Bassett delivers one of her best performances to date. Queen Ramonda has already experienced the passing of her husband, and when we see her in this film, we know her grieving is renewed. Still, unlike her daughter, Shuri, Ramonda recognizes her grief and goes through the various stages that come with that. Wright and Bassett share some powerful scenes in the film that sometimes leave you shattered. This is a testament to their acting and the script.
Ramonda sees her daughter’s pain and wants to help her, but at the same time, not pushing her too hard. Ramonda’s faith guides her, whereas Shuri believes more in her science and technology. I loved how they leaned into this because it is something we’ve seen happen in the real world. Ultimately, seeing Shuri’s arc include finding her faith was compelling.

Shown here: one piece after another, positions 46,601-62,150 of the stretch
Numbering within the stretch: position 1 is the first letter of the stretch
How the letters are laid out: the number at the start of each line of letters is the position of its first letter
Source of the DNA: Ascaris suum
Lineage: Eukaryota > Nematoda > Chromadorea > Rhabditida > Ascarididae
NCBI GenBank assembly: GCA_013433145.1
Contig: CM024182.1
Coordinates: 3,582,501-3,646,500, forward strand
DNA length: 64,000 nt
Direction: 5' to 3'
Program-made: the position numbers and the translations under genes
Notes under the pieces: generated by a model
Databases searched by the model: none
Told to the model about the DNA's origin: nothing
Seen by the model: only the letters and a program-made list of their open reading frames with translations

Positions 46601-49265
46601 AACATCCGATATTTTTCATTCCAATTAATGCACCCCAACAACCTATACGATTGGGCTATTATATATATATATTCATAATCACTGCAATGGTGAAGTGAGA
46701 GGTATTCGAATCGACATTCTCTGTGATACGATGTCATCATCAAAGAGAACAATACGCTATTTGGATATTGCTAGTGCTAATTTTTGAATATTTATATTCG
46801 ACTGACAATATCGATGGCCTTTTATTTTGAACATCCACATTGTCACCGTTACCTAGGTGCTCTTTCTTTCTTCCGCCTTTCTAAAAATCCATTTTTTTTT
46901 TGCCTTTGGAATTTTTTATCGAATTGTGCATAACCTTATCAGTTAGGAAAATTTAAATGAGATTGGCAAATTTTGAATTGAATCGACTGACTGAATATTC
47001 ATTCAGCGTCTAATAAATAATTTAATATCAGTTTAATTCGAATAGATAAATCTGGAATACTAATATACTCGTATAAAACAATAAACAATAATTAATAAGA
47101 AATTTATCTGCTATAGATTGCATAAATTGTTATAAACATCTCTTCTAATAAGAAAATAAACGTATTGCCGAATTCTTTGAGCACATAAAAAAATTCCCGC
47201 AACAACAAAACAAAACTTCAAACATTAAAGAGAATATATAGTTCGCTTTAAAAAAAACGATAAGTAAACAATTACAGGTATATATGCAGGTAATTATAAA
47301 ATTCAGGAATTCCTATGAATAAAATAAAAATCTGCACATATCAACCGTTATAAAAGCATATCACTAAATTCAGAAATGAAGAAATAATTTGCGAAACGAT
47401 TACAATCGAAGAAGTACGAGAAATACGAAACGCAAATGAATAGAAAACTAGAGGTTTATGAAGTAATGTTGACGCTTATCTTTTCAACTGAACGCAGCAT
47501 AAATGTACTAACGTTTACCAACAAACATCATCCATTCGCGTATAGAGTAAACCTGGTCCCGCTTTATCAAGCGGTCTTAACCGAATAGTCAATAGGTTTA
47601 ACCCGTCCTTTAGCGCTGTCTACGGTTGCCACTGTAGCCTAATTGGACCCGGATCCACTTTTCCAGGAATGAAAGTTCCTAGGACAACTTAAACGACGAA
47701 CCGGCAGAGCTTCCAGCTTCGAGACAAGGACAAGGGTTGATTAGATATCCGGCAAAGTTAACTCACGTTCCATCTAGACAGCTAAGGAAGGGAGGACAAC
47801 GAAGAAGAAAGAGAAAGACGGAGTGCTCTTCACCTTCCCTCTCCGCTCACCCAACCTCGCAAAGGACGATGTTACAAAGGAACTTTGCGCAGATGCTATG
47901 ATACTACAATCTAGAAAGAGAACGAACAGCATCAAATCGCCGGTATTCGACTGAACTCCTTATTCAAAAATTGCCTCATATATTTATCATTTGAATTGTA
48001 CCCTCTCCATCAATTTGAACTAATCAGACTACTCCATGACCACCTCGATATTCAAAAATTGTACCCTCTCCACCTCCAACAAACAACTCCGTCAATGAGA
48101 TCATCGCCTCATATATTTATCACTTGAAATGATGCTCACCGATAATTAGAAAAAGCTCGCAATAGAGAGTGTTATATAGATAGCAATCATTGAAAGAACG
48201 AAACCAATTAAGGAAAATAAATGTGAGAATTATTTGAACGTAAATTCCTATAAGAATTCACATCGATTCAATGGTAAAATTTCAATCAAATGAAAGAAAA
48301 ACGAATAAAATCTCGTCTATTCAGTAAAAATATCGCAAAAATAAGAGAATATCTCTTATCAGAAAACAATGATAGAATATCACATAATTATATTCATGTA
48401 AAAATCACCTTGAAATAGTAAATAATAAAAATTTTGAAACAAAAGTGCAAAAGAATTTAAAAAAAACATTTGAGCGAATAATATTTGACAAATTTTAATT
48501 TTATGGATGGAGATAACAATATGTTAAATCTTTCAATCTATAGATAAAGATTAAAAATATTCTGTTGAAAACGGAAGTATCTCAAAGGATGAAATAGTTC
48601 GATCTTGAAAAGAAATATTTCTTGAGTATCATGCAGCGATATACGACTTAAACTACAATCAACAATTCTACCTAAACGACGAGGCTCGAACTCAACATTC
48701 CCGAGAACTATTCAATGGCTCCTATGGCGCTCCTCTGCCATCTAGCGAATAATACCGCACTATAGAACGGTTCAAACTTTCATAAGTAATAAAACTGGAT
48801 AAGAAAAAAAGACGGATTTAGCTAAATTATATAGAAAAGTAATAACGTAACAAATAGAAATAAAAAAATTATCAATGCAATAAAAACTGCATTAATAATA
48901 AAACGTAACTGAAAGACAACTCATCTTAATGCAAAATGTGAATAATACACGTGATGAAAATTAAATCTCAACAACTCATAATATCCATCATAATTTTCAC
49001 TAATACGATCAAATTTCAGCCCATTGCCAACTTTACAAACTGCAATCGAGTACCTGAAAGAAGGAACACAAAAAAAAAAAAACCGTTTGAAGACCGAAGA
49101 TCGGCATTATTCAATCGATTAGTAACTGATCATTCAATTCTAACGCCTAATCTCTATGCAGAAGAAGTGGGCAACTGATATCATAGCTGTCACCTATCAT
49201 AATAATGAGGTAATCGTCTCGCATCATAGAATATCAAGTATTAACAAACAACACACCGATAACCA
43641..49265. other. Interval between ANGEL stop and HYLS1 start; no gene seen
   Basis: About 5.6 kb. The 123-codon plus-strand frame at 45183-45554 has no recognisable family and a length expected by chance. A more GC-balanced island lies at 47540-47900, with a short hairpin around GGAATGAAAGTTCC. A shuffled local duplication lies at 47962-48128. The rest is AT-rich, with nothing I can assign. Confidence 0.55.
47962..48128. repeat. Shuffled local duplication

Huerta’s Namor has one of the strongest live-action debuts for any comic book character on the big screen. Although he’s seen as a foe to the Wakandans, he feels more like an anti-hero. Namor is such a complex character, and Huerta brings out the complexity in all the best ways. And not to mention, he’s one of the first confirmed Mutants we’re seeing in the MCU, which I thought was cool. An element I appreciated was how deeply inspired by Mesoamerican cultures, specifically from the Yucatan and the Mayan post-classic period. This added a nuanced layer to the Talokans that I loved seeing.
Considering Namor plays a significant role in the movie, it’s no surprise that a good portion of the film is underwater. Visually, the water sequences were beautiful and transported us to a new world we never saw before in the MCU. They were similar to Aquaman, which did a fantastic VFX. I would love to see a Namor movie that takes place mostly underwater.